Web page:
For some time after the revival of true poetry the old forms still hung about what in spirit was new. The last of the old school of any note may be said to have been Dr. Johnson and Dr. Darwin. Johnson was too thoroughly drilled into the dry, didactic fashion of the artificial past, he was too bigotedly self-willed to be capable of participating in the renovation. In fact, he never was more than a good versifier, one of that class who can win prizes for University themes on the true line and square system of metrical composition. His "London," a mere paraphrase of the third book of "Juvenal," and "The Vanity of Human Wishes" are precisely of that stamp. Johnson lived at the time of Chatterton's appearance, but he completely ignored him, and he ridiculed the simplicity of the poems introduced by Bishop Percy by absurd parodies on them, as

The system of Buonaparte, by which he endeavoured to prevent the knowledge of these events in Spain and Portugal from spreading through France, was one of unscrupulous lying. He took all sorts of false means to depress the spirits of the insurgents by mere inventions, which he had inserted in the Spanish and Portuguese Gazettes under his influence. At one time it was that George III. was dead, and that George IV. was intending to make peace with Napoleon. But whatever effect he might produce by such stories for a time in the Peninsula, the truth continued to grow and spread over France. It became known that Junot and his army were driven from Lisbon; that Dupont was defeated and had surrendered in the south of Spain; then that King Joseph had fled from Madrid; and that all the coasts of the Peninsula were in possession of the British, who were received by the Spaniards and Portuguese as friends and allies. Compelled to speak out at length, on the 4th of September a statement appeared in the Moniteur mentioning some of these events, but mentioning only to distort them. It could not be concealed that Britain was active in these countries, but it was declared that the Emperor would take ample vengeance on them. In order to silence the murmurs at the folly as well as the injustice of seizing on Spain, which was already producing its retributive fruits, he procured from his slavish Senate a declaration that the war with Spain was politic, just, and necessary. Buonaparte then determined to put forth all his strength and drive the British from the Peninsula; but there were causes of anxiety pressing on him in the North. Austria and Russia wore an ominous aspect, and a spirit of resistance showed itself more and more in the press of Germany, and these things painfully divided his attention. His burden was fast becoming more than he could bear.

[See larger version] With such chimerical fancies, the young Corsican saw the fleet, on a splendid morning, stand out into the Mediterranean, the line-of-battle ships extending for a league, and the semicircle formed by the convoy six leagues in extent. On their way to Malta, the first object of their enterprise, they were joined by a large fleet of transports, bringing the division of General Desaix. On the 10th they were before Valetta, a fortress which, properly defended, would have set the French at defiance for months, before which time the British Admiral would have been upon them, and destroyed the whole scheme of the expedition, and probably its commander and projector with it; but the surrender of the place had been bargained for with the Grand Master, Hompesch, before starting. The once formidable Knights of Malta were now sunk in indolence and sensual sloth, and the French agent had agreed for the surrender for a bribe of six hundred thousand francs to the Grand Master. As General Caffarelli passed through the most formidable defences with Napoleon on their way to the house of the Grand Master, he said to him, "It is well, General, that there was some one within to open the gates for us. We should have had more trouble in entering if the place had been altogether empty."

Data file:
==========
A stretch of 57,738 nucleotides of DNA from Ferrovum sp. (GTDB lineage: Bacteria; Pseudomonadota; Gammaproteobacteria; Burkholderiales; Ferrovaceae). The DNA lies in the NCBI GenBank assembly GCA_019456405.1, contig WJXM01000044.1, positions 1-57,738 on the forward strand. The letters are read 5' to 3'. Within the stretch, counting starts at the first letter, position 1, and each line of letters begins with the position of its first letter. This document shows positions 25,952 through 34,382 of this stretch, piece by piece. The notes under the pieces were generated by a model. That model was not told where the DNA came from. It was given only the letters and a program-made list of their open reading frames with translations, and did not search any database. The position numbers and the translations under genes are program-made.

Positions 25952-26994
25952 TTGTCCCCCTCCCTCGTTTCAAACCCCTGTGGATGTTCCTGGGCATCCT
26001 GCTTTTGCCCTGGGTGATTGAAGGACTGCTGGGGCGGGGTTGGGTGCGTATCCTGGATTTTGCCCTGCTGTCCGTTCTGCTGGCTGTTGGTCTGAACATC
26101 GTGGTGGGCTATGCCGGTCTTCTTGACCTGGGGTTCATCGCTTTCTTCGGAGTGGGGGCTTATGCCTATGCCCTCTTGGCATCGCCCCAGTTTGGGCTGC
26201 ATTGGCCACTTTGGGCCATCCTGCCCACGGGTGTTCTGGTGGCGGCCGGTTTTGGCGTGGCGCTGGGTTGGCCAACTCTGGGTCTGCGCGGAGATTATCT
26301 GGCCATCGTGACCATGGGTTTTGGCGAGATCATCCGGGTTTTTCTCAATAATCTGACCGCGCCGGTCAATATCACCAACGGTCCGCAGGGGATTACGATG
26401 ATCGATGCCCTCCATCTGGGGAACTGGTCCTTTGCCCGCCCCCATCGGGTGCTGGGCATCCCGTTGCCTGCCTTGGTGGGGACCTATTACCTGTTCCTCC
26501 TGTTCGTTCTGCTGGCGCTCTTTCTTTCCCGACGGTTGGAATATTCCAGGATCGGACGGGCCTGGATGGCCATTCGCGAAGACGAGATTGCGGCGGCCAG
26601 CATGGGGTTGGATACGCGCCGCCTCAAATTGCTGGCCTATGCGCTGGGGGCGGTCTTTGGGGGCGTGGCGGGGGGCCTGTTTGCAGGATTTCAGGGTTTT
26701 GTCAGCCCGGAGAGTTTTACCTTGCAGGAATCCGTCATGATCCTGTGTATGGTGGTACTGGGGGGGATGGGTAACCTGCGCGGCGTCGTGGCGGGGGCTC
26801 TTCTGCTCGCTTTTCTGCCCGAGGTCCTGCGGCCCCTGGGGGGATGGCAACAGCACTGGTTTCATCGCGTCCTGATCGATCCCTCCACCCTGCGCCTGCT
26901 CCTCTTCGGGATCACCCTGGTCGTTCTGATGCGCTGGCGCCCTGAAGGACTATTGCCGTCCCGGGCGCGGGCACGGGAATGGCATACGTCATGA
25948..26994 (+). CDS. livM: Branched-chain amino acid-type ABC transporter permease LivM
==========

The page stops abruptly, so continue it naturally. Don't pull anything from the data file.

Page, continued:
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CHAPTER XII. THE PROGRESS OF THE NATION DURING THE REIGNS OF GEORGE IV. AND WILLIAM IV. During this debate, the state of Ireland had been repeatedly alluded to, and, on the 13th of December, Lord North brought forward his promised scheme of Irish relief, which consisted in extending the exportation of woollen cloths to wool, and wool-flocks, to all kinds of glass manufactures, and in free trade to the British coloniesprivileges that it seems wonderfully strange to us, at the present day, could ever have been withheld from any portion of the same empire. The critical state of America, no doubt, had much to do with the grant of these privileges, for all of them were conceded. His arguments seemed to satisfy the Home Government, and a large force was sent from Agra to Gwalior, under Sir Hugh Gough, then Commander-in-Chief of India, as successor of Sir Jasper Nicholls. So much interest did Lord Ellenborough feel in this invading expedition that it was accompanied by him in person. The Mahrattas of course prepared to defend themselves. They were met at Maharajpore. After a severe struggle, in which the enemy were bayoneted at their guns, and a series of bloody conflicts had taken place in the streets, the British were victorious, and got possession of twenty-eight guns, with the key of the enemy's position. The battle, however, was not over when this vantage ground was gained; for though the enemy had fallen back, they were prepared for a desperate resistance in other less favourable positions. A general attack was then ordered. Brigadier Scott, at the head of the 10th Light Horse, and Captain Grant, with his Horse Artillery, had scattered their cavalry which covered the extreme right. General Vaillant then led on the 40th Queen's, and successively gained three strong positions, which the enemy defended with the utmost firmness and courage, not quitting their guns till they were cut down by their fierce assailants. In this attack they lost six regimental standards. The 2nd Native Infantry also acted bravely on this occasion. The 39th Queen's also made an impetuous attack, and the result was that the enemy were driven from all their entrenchments in utter confusion, with the loss of nine standards and sixty-four guns. Seven of our officers were killed on the spot or wounded mortally. Our total loss was 106 killed, and 684 wounded. The Commander-in-Chief wrote in his despatch:"I regret to say that our loss has been very severeinfinitely beyond what I calculated upon. Indeed, I did not do justice to the gallantry of my opponents." It was a loss certainly almost unprecedented in Indian warfare, and it is remarkable that this misfortune repeatedly occurred while Lord Gough was Commander-in-Chief. Lord Ellenborough, with his suite, was rash enough to be under fire during part of the engagement. The loss of the enemy was estimated at 3,000. Major-General Gray, with only 2,000 men, on the same day won a victory over 12,000 of the Mahrattas, in the fortified village of Mangor, about twelve miles from Gwalior. Here, too, the loss of the victors was very heavy, more than a tenth of the little army having fallen.